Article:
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This month, four collections are featured on the OCLC website. The featured collections for March are The Art Collection at the Cleveland Public Library, the Murals of Northern Ireland collection, the Aboriginal Artifacts collection, and the Jay T. Last collection of Graphic Arts and Social History.
Cleveland Public Library
The Cleveland Public Library has a diverse collection of art works on display and in storage. There are New Deal murals, WPA prints, works by Cleveland artists, portraits, sculptures and story tiles. The Biehle family collection includes posters designed by August Biehle, Jr., as well as posters for the Kokoon Arts club ball. The folk arts collection reflects the cultural heritage of Cleveland’s many ethnic communities.
Claremont Colleges Digital Library
This collection forms an archive of murals from Northern Ireland—Nationalist, Republican, Unionist, Loyalist and nonaligned—painted during the Troubles and the post-conflict period (1979–2014). The images are records that include the representation of history, the expression of political standpoints, the articulation of community concerns, formations of memory and modes of ideological address. The murals range from overtly political declarations, brutal depictions of the conflict, comments on peace and the peace process, or humor and irony.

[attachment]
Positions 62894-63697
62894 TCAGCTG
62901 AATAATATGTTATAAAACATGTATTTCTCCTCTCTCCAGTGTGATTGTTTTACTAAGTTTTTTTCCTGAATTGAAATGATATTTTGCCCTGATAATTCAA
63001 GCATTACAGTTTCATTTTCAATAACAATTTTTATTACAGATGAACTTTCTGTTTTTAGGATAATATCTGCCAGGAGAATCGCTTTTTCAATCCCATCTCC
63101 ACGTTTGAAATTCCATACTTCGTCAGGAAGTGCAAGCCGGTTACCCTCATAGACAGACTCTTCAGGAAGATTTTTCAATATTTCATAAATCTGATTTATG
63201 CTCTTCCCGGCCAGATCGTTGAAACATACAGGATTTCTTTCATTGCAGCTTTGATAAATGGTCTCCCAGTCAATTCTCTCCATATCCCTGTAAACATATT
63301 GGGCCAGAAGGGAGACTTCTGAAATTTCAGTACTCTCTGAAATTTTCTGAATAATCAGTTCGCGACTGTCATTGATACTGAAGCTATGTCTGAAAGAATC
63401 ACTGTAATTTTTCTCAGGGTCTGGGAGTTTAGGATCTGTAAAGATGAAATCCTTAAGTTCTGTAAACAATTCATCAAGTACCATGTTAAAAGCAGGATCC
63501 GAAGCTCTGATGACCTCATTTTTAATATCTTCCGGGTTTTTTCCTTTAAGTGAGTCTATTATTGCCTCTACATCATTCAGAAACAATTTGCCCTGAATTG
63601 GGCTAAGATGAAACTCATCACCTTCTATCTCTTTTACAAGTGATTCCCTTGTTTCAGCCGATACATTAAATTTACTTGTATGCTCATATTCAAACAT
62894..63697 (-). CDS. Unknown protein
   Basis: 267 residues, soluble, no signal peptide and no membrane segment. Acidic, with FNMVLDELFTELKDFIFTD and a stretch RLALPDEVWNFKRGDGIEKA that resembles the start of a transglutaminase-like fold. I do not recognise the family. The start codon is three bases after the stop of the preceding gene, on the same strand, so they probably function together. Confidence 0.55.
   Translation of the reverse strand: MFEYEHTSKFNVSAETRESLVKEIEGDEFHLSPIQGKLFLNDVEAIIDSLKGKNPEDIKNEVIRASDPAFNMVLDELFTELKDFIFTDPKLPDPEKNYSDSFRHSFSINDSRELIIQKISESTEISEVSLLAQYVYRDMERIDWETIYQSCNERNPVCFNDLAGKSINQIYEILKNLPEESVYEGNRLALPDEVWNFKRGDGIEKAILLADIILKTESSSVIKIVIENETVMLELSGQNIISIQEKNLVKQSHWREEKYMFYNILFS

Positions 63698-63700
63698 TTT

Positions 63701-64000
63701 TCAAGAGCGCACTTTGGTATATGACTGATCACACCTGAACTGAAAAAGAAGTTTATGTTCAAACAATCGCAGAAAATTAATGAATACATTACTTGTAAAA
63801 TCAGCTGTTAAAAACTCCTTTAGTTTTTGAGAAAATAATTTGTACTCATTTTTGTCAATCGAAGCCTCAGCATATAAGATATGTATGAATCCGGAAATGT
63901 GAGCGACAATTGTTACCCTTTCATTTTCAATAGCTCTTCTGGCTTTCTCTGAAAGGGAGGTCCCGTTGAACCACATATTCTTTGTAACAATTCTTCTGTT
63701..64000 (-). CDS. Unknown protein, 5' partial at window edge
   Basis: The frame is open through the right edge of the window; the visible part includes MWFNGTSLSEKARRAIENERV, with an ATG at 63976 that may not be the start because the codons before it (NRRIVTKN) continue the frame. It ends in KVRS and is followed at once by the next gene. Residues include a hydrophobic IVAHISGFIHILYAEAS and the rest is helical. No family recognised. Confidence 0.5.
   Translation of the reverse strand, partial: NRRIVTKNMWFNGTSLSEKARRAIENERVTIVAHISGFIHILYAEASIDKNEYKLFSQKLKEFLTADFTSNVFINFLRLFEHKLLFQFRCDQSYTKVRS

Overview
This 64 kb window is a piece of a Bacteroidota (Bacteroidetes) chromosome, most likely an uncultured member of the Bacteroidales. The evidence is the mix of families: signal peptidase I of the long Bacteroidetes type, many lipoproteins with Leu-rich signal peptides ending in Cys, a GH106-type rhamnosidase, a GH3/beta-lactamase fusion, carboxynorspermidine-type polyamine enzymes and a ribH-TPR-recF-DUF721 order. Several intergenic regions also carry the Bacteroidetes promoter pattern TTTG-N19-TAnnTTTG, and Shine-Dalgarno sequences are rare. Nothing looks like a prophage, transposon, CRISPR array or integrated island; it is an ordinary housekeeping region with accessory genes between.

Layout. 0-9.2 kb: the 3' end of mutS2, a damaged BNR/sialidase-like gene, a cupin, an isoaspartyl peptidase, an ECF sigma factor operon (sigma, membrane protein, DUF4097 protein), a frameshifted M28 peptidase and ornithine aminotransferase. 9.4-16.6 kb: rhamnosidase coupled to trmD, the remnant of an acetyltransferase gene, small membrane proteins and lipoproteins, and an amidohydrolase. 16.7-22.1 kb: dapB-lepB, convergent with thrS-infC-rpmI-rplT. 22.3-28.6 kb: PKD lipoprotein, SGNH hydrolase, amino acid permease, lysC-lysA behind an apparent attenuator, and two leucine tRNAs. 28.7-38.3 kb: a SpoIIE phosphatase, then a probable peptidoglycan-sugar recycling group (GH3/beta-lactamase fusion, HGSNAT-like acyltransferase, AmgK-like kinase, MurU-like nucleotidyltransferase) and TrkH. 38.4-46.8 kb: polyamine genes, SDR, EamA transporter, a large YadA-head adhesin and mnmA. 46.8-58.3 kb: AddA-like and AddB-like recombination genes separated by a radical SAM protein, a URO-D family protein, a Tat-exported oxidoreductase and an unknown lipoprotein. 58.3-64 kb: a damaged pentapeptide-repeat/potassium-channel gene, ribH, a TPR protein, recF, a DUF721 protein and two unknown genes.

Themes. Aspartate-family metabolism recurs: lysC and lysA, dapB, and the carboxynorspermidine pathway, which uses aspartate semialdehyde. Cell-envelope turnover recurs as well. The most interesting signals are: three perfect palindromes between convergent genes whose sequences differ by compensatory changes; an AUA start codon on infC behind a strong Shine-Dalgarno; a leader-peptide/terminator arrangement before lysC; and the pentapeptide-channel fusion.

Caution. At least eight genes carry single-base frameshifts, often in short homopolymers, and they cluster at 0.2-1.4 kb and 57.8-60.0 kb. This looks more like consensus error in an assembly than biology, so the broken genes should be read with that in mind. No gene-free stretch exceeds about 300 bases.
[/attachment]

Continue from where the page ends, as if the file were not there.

University of Saskatchewan
The University began acquiring artifacts relating to the history of the province even before it had enrolled its first student. Many of the donated items document the culture and technologies of the Indigenous Peoples.
These collections have grown significantly over the past century, and the materials specifically relating to ancient, pre-contact and past human societies now form a noncirculating teaching and research collection within the Department of Archaeology and Anthropology. Although the collection is international in scope, the items within the database here are limited to a geographic area from the Arctic to Mexico.
Jay Last launched his passion for collecting printed paper while pioneering the American high-tech industry on the US west coast. Considered one of the founders of Silicon Valley, Last made a business move in the early 1970s from northern California to the orange-growing south where citrus box labels at local flea markets sparked his interest in color lithography, printing history and ephemera. These labels displayed some of the most spectacular graphics he had ever seen and would form the seminal archive of his entire collection.
The Jay T. Last Collection of Graphic Arts and Social History is an unparalleled archive of more than 185,000 printed paper artifacts of mostly 19th and early 20th-century American origin, representing works by more than 500 lithographic companies. The Huntington Library has, in addition to the Jay T. Last Collection, holdings of more than 650,000 prints, posters, ephemera, color plate books and extra-illustrated books. For a selection of this vast collection’s holdings, please see the Prints and Ephemera Collection in the Huntington Digital Library.